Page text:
Test tubes containing 10 ml of steam-sterilised grape must were inoculated with 1 ml of a single cell suspension containing 107 cell/ml of Sacch. cerevisiae 1vvt/97, Sacch. cerevisiae 91B/84 and Br. custersianus NRRL Y-6653. A mixed culture was performed with 0.5 ml of a suspension containing 107 cell/ml of Sacch. cerevisiae 1vvt/97 and 0.5 ml of Br. custersianus NRRL Y-6653. The another mixed culture was prepared with 0.5 ml Sacch. cerevisiae 91B/84 and 0.5 ml of Br. custersianus NRRL Y-6653. The metabolic activity of the microorganisms was measured by CO2 evolution according to Giudici and Zambonelli (1992). The experimental measurements were analysed as a completely randomised design with five treatments and five repetitions.

Chemical Analysis

Analysis of anaerobic metabolites

Aliquots of 100 ml of medium were distilled and the original volume of the samples was filled up with distilled water to a volume of 100 ml. The ethanol was then determined by measuring the density of the distillate with an Anton-Paar DMA58 densitometer. The temperature of the sample was controlled with a water bath (Haag-G, West Germany). The concentration of acetaldehyde, ethylacetate and higher alcohols were measured by capillary gas chromatography (Perkin Elmer AutoSystem XL) equipped with a flame-ionisation detector (FID), a capillary column (0.25 mm i.d. by 50 m - CPWAX57B), and a split/splitless injector. Splitless injections were made onto the column at 40ºC (5-min hold) with oven programming from 40ºC (2ºC/min) to 60ºC (10 min), then (15ºC/min) to 200ºC (18 min). The 4-methyl-pentanol-2 was used as internal standard and the separation was performed under a constant flow of 1.8 ml He/min at 30 psi head pressure, 85.7 ml synthetic air/min and 53.1 ml H2/min.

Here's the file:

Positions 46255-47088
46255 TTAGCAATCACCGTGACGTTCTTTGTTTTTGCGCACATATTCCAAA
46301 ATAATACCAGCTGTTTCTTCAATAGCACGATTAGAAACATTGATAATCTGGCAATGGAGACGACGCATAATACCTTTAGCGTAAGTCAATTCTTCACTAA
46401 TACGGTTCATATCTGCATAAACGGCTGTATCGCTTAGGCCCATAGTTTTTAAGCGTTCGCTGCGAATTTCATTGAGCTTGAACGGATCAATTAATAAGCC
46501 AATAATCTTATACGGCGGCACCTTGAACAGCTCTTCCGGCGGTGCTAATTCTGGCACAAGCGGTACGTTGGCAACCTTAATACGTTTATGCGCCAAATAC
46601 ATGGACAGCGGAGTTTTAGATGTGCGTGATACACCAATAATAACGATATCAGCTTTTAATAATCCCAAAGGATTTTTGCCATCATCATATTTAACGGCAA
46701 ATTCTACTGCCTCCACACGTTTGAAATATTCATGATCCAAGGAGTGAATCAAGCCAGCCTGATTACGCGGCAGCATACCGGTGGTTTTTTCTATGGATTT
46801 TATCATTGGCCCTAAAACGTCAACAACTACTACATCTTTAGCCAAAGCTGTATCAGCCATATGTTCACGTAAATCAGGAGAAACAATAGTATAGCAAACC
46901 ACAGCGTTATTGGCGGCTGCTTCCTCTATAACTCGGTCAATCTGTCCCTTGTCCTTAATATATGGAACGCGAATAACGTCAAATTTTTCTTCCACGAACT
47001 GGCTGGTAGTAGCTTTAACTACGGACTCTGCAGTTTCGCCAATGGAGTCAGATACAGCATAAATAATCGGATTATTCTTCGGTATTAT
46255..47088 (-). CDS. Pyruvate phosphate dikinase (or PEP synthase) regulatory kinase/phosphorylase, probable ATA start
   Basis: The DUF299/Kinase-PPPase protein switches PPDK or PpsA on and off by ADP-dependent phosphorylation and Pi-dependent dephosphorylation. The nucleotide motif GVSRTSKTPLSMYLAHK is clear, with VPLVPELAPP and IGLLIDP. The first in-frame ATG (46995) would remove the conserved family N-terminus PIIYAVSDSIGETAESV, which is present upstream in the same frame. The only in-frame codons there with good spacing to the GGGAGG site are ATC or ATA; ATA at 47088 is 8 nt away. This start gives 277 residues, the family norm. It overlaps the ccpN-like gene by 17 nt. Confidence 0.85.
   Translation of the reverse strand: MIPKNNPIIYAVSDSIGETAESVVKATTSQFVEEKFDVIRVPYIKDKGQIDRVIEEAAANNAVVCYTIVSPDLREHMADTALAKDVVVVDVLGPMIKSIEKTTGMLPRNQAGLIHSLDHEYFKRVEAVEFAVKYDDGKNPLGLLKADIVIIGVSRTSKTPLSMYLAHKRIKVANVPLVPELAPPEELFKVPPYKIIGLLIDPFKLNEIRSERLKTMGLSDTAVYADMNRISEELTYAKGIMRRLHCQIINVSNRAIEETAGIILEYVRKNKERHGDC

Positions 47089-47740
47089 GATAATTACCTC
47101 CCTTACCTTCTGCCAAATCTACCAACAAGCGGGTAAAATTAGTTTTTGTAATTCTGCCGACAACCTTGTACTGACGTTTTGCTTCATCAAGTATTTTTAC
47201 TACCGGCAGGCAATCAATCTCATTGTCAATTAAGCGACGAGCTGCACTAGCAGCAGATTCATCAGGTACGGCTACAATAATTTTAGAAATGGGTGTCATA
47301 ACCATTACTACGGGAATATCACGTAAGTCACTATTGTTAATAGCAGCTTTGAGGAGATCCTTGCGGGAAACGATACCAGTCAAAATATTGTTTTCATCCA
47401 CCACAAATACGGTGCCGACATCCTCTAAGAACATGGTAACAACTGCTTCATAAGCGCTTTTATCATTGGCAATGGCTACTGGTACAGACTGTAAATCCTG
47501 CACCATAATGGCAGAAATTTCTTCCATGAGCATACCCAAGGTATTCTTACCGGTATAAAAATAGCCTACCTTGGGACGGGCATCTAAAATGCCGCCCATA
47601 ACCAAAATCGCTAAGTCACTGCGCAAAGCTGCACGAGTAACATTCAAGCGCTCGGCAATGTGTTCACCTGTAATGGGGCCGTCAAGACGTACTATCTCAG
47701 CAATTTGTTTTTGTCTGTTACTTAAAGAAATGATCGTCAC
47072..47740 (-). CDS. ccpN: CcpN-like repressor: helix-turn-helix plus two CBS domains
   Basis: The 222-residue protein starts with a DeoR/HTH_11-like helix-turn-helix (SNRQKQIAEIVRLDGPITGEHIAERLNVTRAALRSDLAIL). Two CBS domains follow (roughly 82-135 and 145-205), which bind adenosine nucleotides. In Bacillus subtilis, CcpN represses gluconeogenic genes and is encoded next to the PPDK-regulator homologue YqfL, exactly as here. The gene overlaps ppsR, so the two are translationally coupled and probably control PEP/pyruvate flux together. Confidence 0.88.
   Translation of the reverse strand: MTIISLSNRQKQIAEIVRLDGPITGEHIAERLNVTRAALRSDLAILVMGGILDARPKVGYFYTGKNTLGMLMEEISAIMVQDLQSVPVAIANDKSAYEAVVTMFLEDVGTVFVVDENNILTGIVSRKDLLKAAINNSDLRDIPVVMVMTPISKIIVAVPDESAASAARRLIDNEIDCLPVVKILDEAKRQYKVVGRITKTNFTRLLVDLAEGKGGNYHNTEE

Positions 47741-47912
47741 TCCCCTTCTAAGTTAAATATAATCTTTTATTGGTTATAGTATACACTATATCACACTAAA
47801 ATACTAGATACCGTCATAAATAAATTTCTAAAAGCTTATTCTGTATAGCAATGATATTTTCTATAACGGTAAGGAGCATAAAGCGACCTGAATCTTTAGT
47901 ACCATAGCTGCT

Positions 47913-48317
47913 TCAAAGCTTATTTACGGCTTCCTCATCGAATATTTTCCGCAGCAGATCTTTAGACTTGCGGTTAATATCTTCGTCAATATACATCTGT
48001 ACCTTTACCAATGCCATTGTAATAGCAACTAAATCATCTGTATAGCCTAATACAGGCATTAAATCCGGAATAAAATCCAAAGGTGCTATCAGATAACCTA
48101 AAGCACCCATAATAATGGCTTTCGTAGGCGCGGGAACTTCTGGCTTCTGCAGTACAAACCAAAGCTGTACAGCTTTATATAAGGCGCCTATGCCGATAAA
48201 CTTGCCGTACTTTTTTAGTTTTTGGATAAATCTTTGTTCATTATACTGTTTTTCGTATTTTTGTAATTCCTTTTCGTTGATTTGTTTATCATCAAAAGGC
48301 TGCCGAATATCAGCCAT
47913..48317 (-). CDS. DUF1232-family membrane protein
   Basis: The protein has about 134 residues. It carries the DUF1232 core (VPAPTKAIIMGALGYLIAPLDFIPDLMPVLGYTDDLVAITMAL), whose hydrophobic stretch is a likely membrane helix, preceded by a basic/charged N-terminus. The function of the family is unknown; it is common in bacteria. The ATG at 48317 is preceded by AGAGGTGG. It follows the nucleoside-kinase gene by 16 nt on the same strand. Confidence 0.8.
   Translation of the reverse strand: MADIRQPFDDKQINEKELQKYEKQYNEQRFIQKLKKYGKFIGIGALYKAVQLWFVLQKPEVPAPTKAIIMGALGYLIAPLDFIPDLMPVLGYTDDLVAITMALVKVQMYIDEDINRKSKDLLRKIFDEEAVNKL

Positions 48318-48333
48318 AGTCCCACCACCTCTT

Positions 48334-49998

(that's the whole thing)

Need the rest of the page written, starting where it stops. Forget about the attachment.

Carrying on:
Analysis of reducing sugar

The reducing sugar and sucrose assays were done by the reduction of Fehling alkaline cupric solutions as described by Ribéreau-Gayon et al. (1982). When sucrose was used, hydrolytic procedure with 1 ml HCl was performed before the analysis.

Volatile Acidity

The volatile acidity was done by distillation as described by Ribéreau-Gayon et al. (1982). In short, the samples were steam distilled with Cazenave-Ferre equipment followed by titration with NaOH (0.1 N). The results were expressed as mEq/L.

Inhibition of Sacch. cerevisiae by 4-ethyl-phenol and acetic acid

The assay for the detection of inhibition by 4ethylphenol was performed by preparing a stock solution containing 1g/L 4-ethylphenol (Merck). The stock solution was sterilised by filtering through a 0.45 µm Millipore filter and added to grape must to give concentrations of 0 (control), 4.46, 9.90, 14.78 and 19.61 µg/ml. The assay for the detection of inhibition by acetic acid was performed adding commercial acetic acid (Merck) to grape must to give concentrations of 0 (control), 9.90, 19.61, 29.13, 38.46 and 47.62 µL/ml. The metabolic activity of both the assays was measured by CO2 evolution (Giudici and Zambonelli, 1992).

Statistical analysis

The regression analysis was performed by using R Program for Debian GNU/Linux (Venables et al., 2004; Logan, 2005). R version 2.7.1 (2008-06-23) Copyright (C) 2008 The R Foundation for Statistical Computing.